A Third Rockabilly Selection...

So, that was Rockabilly month.
I've learned something from it- that what I look for above all else in music is excitement, and listening to these acts from the early days of Rockabilly has certainly given me plenty of that. It has also reinforced my view that music gets its power from simplicity.
My belief in the importance of Elvis has also been renewed- the right man in the right place at the right time, he ignited a cultural phenomenon that has shaped the lives of millions of people over almost sixty years. Rockabilly was happening anyway, but it would have remained a rather obscure form of country music without the transcendent impact of Elvis.
I hope that some of our readers have taken the chance to listen to some really great artists who they might otherwise have missed, in particular Mr Rockabilly himself, the great Mr Charlie Feathers.

Rock And Roll With Mom And Dad Bill Davenport & His Circle D Ranch Hands; I Need Some Lovin' Harold Allen; Lovin' Honey Gene Morris; Shook Shake Ken Davis; Betty Ann Cruisers; Rattle Shakin' Mama Mel McGonnigle; Shake It Up Baby Frankie Dee; Be My Baby F.D. Johnson With The Missouri Valley Boys; Hang Out Lloyd Arnold; It's Rock And Roll Jack Winston & The Hi-Jacks; Rock N' Roll Saddles The Whitecaps with Johnny Edwards; Sugar Sweet David Houston; If You Love My Woman Jimmy Witter & The Shadows; I Hate Myself Al Sweatt With Johnnie Cale & The Valentines; Hey Jibbo  Art Wood; Robinson Crusoe Bop Sonny Cole & The Rhythm Roamers; Full-Grown Cat The McCoys; Rhythm Guitar Carl Miller; Love Bug Crawl Jim Billington; Rock, Baby, Rock Bob Hicks & The Fenders; Barefoot Baby  Janis Martin; Rock-A-Bye-Baby  Skeeter Bonn; Oooh-Wee  Ric Cartey; Jungle Rock Hank Mizell; Rakin' And Scrapin' Dean Beard; Flying Saucers Rock 'N' Roll Billy Lee Riley; A Red Cadillac And A Black Moustache Warren Smith;   Brand New Cadillac Vince Taylor; Red Hot Billy Riley And The Little Green Men; Stutterin' Papa Buck Griffin; Matchbox Carl Perkins.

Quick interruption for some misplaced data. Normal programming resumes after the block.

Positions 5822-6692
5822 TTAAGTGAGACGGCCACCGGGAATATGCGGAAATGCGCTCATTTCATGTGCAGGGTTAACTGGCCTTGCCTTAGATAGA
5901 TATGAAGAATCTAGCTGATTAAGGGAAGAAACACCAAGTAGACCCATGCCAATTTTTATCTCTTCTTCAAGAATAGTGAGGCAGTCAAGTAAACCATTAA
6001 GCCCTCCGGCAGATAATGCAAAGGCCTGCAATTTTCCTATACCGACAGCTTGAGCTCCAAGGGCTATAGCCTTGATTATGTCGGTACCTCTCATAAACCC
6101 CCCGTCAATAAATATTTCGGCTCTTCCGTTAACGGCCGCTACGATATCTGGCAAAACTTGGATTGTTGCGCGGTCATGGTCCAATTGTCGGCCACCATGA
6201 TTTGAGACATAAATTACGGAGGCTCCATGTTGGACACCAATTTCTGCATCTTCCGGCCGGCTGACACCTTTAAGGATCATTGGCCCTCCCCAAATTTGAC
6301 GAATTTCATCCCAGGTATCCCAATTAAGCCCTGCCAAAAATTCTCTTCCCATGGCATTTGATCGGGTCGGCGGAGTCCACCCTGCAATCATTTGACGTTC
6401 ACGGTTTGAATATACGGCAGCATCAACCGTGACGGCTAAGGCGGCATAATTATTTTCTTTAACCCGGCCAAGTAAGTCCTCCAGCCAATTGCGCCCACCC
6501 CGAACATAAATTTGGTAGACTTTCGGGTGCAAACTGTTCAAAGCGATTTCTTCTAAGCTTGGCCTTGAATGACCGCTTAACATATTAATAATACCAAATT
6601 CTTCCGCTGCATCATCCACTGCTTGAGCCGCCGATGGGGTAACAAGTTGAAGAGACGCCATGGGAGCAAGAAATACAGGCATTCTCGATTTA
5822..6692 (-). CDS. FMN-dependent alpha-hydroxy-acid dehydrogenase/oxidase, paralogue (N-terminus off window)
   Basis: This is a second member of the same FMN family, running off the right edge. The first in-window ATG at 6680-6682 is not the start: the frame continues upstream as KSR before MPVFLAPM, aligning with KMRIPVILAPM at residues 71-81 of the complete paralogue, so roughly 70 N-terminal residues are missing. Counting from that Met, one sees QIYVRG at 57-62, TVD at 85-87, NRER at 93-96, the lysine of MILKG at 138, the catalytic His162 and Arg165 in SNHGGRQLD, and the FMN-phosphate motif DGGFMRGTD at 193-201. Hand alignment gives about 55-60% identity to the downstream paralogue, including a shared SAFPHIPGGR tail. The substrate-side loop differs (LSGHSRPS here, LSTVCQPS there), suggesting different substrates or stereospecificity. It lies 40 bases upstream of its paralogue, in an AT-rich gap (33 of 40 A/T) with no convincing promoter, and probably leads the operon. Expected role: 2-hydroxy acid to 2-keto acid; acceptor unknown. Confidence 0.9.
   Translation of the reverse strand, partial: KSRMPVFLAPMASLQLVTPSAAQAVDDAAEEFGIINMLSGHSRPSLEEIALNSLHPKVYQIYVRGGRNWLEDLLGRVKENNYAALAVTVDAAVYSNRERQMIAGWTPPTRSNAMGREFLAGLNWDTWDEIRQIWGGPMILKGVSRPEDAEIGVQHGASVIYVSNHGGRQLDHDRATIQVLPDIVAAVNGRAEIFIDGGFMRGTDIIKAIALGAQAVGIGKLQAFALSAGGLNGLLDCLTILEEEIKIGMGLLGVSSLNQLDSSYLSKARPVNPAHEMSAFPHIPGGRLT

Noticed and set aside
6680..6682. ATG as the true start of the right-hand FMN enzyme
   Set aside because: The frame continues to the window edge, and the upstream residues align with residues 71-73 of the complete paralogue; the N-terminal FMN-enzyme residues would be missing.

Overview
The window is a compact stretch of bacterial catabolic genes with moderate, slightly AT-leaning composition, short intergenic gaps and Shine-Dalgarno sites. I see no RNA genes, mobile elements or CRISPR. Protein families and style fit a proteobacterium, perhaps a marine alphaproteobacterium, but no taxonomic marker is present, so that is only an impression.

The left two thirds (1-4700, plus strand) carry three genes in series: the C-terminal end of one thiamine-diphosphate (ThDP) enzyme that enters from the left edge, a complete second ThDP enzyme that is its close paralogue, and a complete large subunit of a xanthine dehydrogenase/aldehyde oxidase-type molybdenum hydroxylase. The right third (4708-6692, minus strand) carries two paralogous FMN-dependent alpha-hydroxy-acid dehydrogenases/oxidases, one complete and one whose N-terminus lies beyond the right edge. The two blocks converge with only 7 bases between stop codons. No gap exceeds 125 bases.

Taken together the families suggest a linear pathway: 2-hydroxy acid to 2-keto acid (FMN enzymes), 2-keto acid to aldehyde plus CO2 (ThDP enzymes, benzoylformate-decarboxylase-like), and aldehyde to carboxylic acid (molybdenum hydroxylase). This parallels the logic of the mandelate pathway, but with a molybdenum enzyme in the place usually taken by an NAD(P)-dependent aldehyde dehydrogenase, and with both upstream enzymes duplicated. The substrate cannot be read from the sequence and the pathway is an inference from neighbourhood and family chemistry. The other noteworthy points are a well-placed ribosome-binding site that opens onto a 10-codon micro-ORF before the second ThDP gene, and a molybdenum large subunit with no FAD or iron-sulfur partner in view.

I know Vince Taylor was English, but I just love the number!



Purists often insist that acoustic rhythm guitar, electric lead guitar and stand up bass are all you need for the authentic rockabilly sound. No drums. The percussive effects come from the slap bass -consider That's Alright- the seminal Rockabilly disc-Elvis Presley vocals and rhythm guitar, Scotty Moore on lead guitar, and Bill Black on upright 'slapped' bass. The recording contains no drums or additional instruments.

Even the great Charlie Feathers said:
And drums don't really work with rockabilly. They collide with the bass. It isn't really rockabilly if you use drums. That turns it into just rock. Well, drums are OK on rockabilly if it's just a running lick, like Buddy Holly's 'Peggie Sue' - that's rockabilly, when you keep that flow going. That's what Scotty Moore (sic) and them gave Elvis. But if it's laid-down, straight backbeat, like Carl Perkins had, that isn't rockabilly. Half the drummers don't know how to drum, to start with. They're timekeepers, that's all they are, with no dynamics. And dynamics, that's part of the show in rockabilly. That is exactly what it's all about, right there.

But check out the drumming of D. J. Fontana on Elvis' 'My Baby Left |Me'- sublime. Gene Vincent and His Blue Caps, Carl Perkins, The Rock n Roll Trio (on record at least,The Rock n Roll Trio used session drummers for recordings) all featured drummers.

W.S Holland was Johnny Cash's drummer for about a million years. His illustrious career started out with Carl Perkins in a most unusual manner. Holland would beat out a rhythm on the body of  Jay Perkins' bass:
"On a Saturday night, Carl said, 'We've got an audition at Sun Records next week,'" Holland remembered. "'Get some drums and go with us.' I told him I'd never played drums, but I borrowed a set the next day. I set them up backwards, because I didn't know the difference. Tuesday, I went and played with them at the Cotton Boll. Thursday morning, we went to Memphis...On the way back to Jackson, we were all laughing about it," Holland said. "I mean, the second time I ever sat on a drum stool in my life, I played on a record."